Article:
(adsbygoogle = window.adsbygoogle || []).push({}); 1. The problem statement, all variables and given/known data

So my question is as follows: Find the volume of the solid bounded by z = 3x^2 + 3y^2 and z = 6sqrt(x^2 + y^2)

3. The attempt at a solution

I drew the graphs of these out, with the z = 3x^2 + 3y^2 being a circular paraboloid w/ vertex at (0,0,0) and extending in positive z direction.

The z = 6sqrt(x^2+y^2) is a cone centered on the z axis w/ vertex at (0,0,0).

I started by solving z = 6sqrt(x^2+y^2) for x^2 + y^2 and then plugging that into my other z = function and got that they intersect at z = 12. After plugging 12 in for z in the equations, i got both of them x^2 + y^2 = 4.

Circle, radius 2.

So, when setting up my triple integral, I have the triple integral of dzdydx. I believe my bounds on x are -2 -> 2.

Now, for my y bounds, I just solved the x^2 + y^2 = 4 for y, found that y = sqrt(4-x^2). I figured since it was a circular figure at this point, the y bounds are -sqrt(4-x^2) -> sqrt(4-x^2).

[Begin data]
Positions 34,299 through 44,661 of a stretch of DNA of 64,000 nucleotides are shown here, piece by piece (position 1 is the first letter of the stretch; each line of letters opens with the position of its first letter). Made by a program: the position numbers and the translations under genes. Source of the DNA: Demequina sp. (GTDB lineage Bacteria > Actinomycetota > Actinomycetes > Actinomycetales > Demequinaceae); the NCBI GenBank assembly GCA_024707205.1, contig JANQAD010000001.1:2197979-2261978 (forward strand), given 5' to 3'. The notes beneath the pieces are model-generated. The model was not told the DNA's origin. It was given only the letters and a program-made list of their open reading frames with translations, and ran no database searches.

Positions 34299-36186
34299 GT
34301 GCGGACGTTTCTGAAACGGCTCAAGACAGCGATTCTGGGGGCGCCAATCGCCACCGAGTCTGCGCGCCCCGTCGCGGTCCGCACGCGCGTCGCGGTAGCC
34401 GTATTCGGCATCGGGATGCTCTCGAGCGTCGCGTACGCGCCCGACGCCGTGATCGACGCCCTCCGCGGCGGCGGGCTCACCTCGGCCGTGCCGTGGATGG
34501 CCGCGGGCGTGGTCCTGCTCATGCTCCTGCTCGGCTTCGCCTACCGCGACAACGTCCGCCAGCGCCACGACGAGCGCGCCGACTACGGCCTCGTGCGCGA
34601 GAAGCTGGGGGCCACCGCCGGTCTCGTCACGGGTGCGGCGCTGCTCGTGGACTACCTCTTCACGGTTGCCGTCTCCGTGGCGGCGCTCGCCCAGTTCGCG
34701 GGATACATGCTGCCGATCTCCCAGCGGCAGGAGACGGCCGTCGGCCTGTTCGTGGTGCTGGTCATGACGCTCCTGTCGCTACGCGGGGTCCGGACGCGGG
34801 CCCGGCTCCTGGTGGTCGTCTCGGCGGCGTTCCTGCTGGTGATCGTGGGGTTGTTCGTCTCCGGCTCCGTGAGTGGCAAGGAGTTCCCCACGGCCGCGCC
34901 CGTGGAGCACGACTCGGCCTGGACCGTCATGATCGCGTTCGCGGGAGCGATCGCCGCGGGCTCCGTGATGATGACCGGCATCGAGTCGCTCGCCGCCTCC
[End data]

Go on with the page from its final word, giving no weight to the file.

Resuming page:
For my z bounds, I figured that it went from the lower function to the higher function, so from 3x^2 + 3y^2 -> 6sqrt(x^2+y^2).

My question comes to this....is any of this right at all? How do I actually integrate this?

I know I am going to need to probably change it into cylindrical coordinates, but then I run into the problem of how do I find my r integration bounds...

I know this is probably a jumble, but it's what I've got and hopefully some light can be shed on this.

thanks

-twiztidmxcn

**Physics Forums | Science Articles, Homework Help, Discussion**

Dismiss Notice

Join Physics Forums Today!

The friendliest, high quality science and math community on the planet! Everyone who loves science is here!

The friendliest, high quality science and math community on the planet! Everyone who loves science is here!

# Homework Help: Triple Integral - Volume Question

**Physics Forums | Science Articles, Homework Help, Discussion**